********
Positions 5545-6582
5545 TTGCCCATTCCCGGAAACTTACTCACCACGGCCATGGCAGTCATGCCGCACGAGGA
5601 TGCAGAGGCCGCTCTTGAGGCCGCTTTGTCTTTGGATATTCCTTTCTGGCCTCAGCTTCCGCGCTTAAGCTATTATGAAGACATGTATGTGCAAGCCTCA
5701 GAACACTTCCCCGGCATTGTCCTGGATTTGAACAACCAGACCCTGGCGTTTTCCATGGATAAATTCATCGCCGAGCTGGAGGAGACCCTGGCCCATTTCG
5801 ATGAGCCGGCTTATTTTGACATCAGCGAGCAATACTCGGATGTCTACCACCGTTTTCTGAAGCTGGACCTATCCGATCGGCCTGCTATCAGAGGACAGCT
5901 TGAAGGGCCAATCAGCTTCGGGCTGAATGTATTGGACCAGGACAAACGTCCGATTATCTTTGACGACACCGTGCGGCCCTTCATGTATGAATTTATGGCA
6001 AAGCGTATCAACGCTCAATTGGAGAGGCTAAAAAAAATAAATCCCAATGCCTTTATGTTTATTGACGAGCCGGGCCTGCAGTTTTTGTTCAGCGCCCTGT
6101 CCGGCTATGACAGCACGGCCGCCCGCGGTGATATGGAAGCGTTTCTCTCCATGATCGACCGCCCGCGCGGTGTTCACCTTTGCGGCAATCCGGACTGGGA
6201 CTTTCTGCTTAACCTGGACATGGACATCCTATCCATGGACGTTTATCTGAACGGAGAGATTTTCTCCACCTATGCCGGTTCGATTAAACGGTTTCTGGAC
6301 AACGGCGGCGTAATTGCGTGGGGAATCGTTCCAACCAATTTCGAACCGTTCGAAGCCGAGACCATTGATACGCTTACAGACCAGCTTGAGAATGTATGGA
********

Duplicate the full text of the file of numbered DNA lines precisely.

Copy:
Positions 5545-6582
5545 TTGCCCATTCCCGGAAACTTACTCACCACGGCCATGGCAGTCATGCCGCACGAGGA
5601 TGCAGAGGCCGCTCTTGAGGCCGCTTTGTCTTTGGATATTCCTTTCTGGCCTCAGCTTCCGCGCTTAAGCTATTATGAAGACATGTATGTGCAAGCCTCA
5701 GAACACTTCCCCGGCATTGTCCTGGATTTGAACAACCAGACCCTGGCGTTTTCCATGGATAAATTCATCGCCGAGCTGGAGGAGACCCTGGCCCATTTCG
5801 ATGAGCCGGCTTATTTTGACATCAGCGAGCAATACTCGGATGTCTACCACCGTTTTCTGAAGCTGGACCTATCCGATCGGCCTGCTATCAGAGGACAGCT
5901 TGAAGGGCCAATCAGCTTCGGGCTGAATGTATTGGACCAGGACAAACGTCCGATTATCTTTGACGACACCGTGCGGCCCTTCATGTATGAATTTATGGCA
6001 AAGCGTATCAACGCTCAATTGGAGAGGCTAAAAAAAATAAATCCCAATGCCTTTATGTTTATTGACGAGCCGGGCCTGCAGTTTTTGTTCAGCGCCCTGT
6101 CCGGCTATGACAGCACGGCCGCCCGCGGTGATATGGAAGCGTTTCTCTCCATGATCGACCGCCCGCGCGGTGTTCACCTTTGCGGCAATCCGGACTGGGA
6201 CTTTCTGCTTAACCTGGACATGGACATCCTATCCATGGACGTTTATCTGAACGGAGAGATTTTCTCCACCTATGCCGGTTCGATTAAACGGTTTCTGGAC
6301 AACGGCGGCGTAATTGCGTGGGGAATCGTTCCAACCAATTTCGAACCGTTCGAAGCCGAGACCATTGATACGCTTACAGACCAGCTTGAGAATGTATGGA